Students from age 5 to 28 learning to code with Swift during EU Code Week

EU Code Week starts on Saturday — and bizarrely lasts for 16 days. I guess EU Code Fortnight And Two More Days doesn’t have the same ring to it.

EU Code Week is a grassroots movement that celebrates creativity, problem solving, and collaboration through programming and other tech activities. The idea is to make programming more visible, to show young, adults, and elderly how you bring ideas to life with code, to demystify these skills and bring motivated people together to learn.

That quirk aside, Apple has been providing examples of how its own Swift training materials are helping students of all ages learn to code, starting from age 5…

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This October, in classrooms across Europe celebrating EU Code Week, students of all ages are living proof that coding opens doors to opportunities never before possible. At Layton Primary School in Blackpool, England, coding principles are helping 5- and 6-year-olds track down a rogue dinosaur. And in Italy, at Milan’s Institute De Amicis, coding is the key that unlocked a life-changing career for 28-year-old Belinda Tagariello.

These schools are part of a growing number of European institutions relying on the power and versatility of iPad, Mac, and Apple’s Everyone Can Code and App Development with Swift curricula to teach coding to a new generation of students.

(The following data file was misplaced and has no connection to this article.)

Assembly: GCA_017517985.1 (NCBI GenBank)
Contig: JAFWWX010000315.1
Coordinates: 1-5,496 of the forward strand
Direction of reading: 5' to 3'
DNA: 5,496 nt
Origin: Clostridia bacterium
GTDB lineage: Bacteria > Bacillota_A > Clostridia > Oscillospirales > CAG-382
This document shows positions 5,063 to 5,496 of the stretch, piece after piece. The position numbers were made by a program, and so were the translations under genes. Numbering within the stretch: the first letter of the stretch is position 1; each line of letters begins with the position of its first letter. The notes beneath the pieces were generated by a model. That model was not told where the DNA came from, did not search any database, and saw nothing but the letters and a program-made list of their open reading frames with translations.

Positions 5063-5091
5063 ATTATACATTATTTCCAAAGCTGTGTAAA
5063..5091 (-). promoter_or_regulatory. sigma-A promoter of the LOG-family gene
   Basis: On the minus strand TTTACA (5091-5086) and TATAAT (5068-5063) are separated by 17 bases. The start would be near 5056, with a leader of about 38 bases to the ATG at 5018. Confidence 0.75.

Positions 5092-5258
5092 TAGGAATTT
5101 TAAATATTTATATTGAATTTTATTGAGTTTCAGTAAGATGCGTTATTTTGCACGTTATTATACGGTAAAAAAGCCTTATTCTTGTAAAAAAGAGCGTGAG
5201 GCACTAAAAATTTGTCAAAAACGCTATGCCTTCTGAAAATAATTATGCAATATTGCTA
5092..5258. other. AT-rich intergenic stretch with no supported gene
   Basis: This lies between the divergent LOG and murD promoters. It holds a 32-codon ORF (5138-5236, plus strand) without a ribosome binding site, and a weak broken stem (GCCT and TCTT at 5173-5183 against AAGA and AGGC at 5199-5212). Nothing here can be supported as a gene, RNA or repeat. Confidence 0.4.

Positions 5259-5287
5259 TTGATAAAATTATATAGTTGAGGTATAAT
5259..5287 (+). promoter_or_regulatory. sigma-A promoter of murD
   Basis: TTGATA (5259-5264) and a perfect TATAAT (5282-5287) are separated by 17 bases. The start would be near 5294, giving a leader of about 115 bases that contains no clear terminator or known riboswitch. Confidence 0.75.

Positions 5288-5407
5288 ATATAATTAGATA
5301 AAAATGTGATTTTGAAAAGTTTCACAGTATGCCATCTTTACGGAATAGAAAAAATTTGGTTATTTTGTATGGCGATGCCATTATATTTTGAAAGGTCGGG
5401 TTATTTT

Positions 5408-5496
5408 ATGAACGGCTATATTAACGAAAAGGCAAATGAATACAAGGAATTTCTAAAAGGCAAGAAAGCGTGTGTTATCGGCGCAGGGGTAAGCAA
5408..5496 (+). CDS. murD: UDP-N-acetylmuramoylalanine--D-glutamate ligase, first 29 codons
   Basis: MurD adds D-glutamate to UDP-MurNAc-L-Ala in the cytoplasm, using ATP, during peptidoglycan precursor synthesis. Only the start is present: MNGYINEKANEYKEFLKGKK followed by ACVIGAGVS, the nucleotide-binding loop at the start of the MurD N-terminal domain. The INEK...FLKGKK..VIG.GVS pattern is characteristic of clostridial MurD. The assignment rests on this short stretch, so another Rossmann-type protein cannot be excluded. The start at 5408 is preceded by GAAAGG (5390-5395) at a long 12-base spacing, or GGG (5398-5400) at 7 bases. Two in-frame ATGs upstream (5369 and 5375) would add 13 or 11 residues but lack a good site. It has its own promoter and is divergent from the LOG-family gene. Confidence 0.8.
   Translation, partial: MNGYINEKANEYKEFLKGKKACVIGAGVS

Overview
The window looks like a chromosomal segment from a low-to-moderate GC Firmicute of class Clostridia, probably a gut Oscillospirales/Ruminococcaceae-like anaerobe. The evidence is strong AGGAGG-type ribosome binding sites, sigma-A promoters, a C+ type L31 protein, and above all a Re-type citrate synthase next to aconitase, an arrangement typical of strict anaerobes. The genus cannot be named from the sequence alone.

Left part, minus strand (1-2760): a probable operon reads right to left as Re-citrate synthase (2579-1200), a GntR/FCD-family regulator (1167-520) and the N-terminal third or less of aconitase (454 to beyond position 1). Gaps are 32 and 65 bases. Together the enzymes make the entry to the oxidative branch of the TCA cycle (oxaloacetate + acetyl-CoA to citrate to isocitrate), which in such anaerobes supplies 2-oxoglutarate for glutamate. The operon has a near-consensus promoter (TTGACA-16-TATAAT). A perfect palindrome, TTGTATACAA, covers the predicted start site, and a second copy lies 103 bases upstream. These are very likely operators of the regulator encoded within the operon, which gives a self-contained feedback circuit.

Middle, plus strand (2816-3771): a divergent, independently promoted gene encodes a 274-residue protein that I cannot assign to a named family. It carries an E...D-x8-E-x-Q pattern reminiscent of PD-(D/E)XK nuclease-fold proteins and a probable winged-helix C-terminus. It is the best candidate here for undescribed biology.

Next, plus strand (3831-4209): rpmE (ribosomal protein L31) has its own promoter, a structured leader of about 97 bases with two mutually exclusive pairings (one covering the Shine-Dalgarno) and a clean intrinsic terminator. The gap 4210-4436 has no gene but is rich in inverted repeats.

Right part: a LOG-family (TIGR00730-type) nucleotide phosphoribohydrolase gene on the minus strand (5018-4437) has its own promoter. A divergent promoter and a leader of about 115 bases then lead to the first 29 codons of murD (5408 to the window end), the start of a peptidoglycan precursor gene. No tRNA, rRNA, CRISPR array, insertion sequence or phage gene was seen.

One teacher at a primary school says that the benefits go well beyond computer skills.

“Children would sit there [before] and wait for things to happen,” says Clare Scott, 45, who has been teaching for more than 20 years. “But children with a coding mentality know that if they do something, something will happen. There will be an output if they put in an input — they are more resourceful in terms of being able to tackle problems.”

With the youngest children, the goal is getting them to understand the core principle of coding: breaking down a task into a set of line-by-line instructions.

In Scott’s classroom, her 5- and 6-year-old students practice coding skills in tasks both ordinary and extraordinary. She posed a problem to them: How do you get an escaped dinosaur back into the zoo? Her students decided they would make jam sandwiches and leave them out for the creature.

Scott brought in bread, butter, and jam and asked her students to give her step-by-step instructions on how to construct the sandwich. The exercise introduced them to the individual commands required to execute a coding sequence.

I’m not sure Apple’s chosen example of adult training is the best: The company cites a student who signed up for a Swift course in 2017 and now teaches it. But in that time, she has launched only one app and is working on a second, while the 41 students who completed the course have only produced 14 apps between them over two years. Still, there’s no doubting the benefit of introducing students to coding as early as possible.

Swift usage has more than doubled in iOS 13, while Swift Playgrounds for iPad has been updated with Dark Mode support, Learn to Code enhancements, and more.

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Avatar for Ben Lovejoy Ben Lovejoy

Ben Lovejoy is a British technology writer and EU Editor for 9to5Mac. He’s known for his op-eds and diary pieces, exploring his experience of Apple products over time, for a more rounded review. He also writes fiction, with two technothriller novels, a couple of SF shorts and a rom-com!

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